The express word of God, in describiug the punishment of sinners by the pen of his two apostles Paul and John, declarés the same thing; 2 Thess. i. 9. They'shall be punished with everlasting destruction from the presence of the Lord." And the book of the Revelation gives us assurance, that these mises ries shall have no end ; Rev. xiv. 10, 11. The anti-christian idolators, who worship the beast, shall drink of the wine of the wrath of God, which is poured out, without mixture, into the cup of his indignation, and shall be tormented with fire and brimstonein the presence of the Lamb, and the smoke of their torment ascendeth up for eter and eter. Fude the apostle, bears bis testimony in the same manner, verse 6. the damped spirits, who kept not their first station, are said to be cast down into hell, and bound in chains of everlasting darks ness. Now suppose a man plunged into a pit of thick darkness, by the command of God, and bound there with everlasting chaius ; wliat lope can "he ever have of deliveranceti b And if Christ and his apostles, who were taught by him and by his

blessed Spirit, assert this punishment shall be eternal, who shall dare to contradict them? Who is there so rash and con: fident as to say, " This forment shall not be everlasting, this worm one day shall die, and this fire shall be quenched ? Docs it not approach to the crime of contradicting the Almighty, and the true God ?

II. There is a sort of infinite evil in sin, arising from the consideration of the person against whom it is committed, that is, the great and blessed God ; for every crime, according to the law of nature, and the common sense of mankind, takes its aggravation from the dignity of the person offenderl, as well as from the heinousness of the act; so reproaches or assaults against a king, or a father, are much more criminal and hejnous than the same assaults or reproaches cast on an equal or an inferior ; but all sin being an offence against God, an infinite object, and a violation of bis law, is a dishonour of infinite majesty, an affront to the divine authority, and therefore its aggravations arise in that proportion to a sort of infinity, and require an equal punishment. But because the nature of a crea. " ture cannot suffer infinite punishment in the intenseness of the pain, therefore he must bear it to an infinite duration, that is, to all everlasting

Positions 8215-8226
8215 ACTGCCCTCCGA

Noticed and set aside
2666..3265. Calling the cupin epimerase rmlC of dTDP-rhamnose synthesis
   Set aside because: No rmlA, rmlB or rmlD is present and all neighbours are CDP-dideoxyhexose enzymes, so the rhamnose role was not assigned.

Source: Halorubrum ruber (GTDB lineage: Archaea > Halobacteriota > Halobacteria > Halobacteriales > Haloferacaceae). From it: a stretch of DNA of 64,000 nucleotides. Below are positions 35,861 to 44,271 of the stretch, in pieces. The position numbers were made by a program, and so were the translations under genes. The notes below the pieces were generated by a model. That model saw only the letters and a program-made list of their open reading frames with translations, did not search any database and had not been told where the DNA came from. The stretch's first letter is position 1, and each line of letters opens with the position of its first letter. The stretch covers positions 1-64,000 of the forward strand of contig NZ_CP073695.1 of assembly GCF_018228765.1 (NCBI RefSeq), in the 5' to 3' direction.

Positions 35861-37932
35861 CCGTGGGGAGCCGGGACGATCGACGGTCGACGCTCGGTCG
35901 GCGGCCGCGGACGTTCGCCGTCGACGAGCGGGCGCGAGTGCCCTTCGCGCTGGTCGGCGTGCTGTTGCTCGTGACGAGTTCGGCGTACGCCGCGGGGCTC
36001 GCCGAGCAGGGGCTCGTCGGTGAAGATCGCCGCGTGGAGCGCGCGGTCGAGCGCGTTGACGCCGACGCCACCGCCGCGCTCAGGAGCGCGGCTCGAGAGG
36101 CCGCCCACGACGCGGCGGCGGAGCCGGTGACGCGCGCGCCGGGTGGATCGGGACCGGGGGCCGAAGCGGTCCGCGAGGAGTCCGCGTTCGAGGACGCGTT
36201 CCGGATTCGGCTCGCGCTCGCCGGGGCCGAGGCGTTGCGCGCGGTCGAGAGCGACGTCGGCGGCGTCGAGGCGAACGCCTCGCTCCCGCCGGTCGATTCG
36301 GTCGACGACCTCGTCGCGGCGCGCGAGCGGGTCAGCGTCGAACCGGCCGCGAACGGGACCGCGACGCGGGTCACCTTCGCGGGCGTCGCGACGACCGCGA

When divine justice pronounces a sentence against the sinner equal to the demerit of sin, it must be infinite, that is, eternal; and the sipper sball never be released from the prison and the punishment till he has paid the utmost farthing · Mat. ix. bö. and till be has made satisfaction to God equal to his demands, and the demerit of the offence. I know this argument is treated with much contempt and derision among those of the moderns, who would diminish the evil of sin, and shorten the punishment of it. But it is much easier to ridicule it than to answerrit:. A jest is no refutation. And after my survey of it, I think without prejudice or partiality, the force of it seeins to me unanswerable as to the desert of sin; and I am not ashamed to employ, it in the support of this truth. It is but a very feeble ' opposition can be made to it by those who say, that “if sin be counted an infinite evil, and must have infinite punishment, then all sins are equal, and will require equal punishment,” for there are no different degrees of infinity, or in things which are infinite. But our Saviour has taught us, that there are certainly various degrees of punishment as well as of sin : He assures us, that it shall be more tolerable for the inhabitants of Sodom and Gomorrha, in the day of judgment, than it shall be for Caperneum and Bethsaida, where he had preached and wrought his wonders ; Luke x. 12–15. and the reason is plain, viz, because the sins of Sodom were less than theirs. i. And it is very easy to answer this pretence or whjection about

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the equality of all sins, for sins may have different degrees of guilt and aggravation as to the act, where the object is the same, whether this ubject be finite or infinite ; as the murder of a father or a king, is a much greater crime than a reproach or slander cast on the same persons. So the wilful hatred of God and blasphemy against him, with continued malice and public violent opposition to his name, or law, or gospel, are far greater sias than a single neglect of his daily worship for fear of persecution, or a distrusting his providenoe, though both have the same infinite being, that is, God, for their object; and in this sense, there is a sort of infinity in each of the crimes.